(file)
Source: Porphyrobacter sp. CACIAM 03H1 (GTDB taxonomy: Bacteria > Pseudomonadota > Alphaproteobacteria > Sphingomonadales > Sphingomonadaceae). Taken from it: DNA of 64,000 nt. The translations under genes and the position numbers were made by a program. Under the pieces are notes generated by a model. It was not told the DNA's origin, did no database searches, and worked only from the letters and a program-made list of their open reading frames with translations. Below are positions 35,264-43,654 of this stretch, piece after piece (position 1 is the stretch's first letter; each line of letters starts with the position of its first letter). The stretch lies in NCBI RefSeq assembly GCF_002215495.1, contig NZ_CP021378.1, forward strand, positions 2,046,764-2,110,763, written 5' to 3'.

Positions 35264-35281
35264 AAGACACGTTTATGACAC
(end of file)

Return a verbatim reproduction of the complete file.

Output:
Source: Porphyrobacter sp. CACIAM 03H1 (GTDB taxonomy: Bacteria > Pseudomonadota > Alphaproteobacteria > Sphingomonadales > Sphingomonadaceae). Taken from it: DNA of 64,000 nt. The translations under genes and the position numbers were made by a program. Under the pieces are notes generated by a model. It was not told the DNA's origin, did no database searches, and worked only from the letters and a program-made list of their open reading frames with translations. Below are positions 35,264-43,654 of this stretch, piece after piece (position 1 is the stretch's first letter; each line of letters starts with the position of its first letter). The stretch lies in NCBI RefSeq assembly GCF_002215495.1, contig NZ_CP021378.1, forward strand, positions 2,046,764-2,110,763, written 5' to 3'.

Positions 35264-35281
35264 AAGACACGTTTATGACAC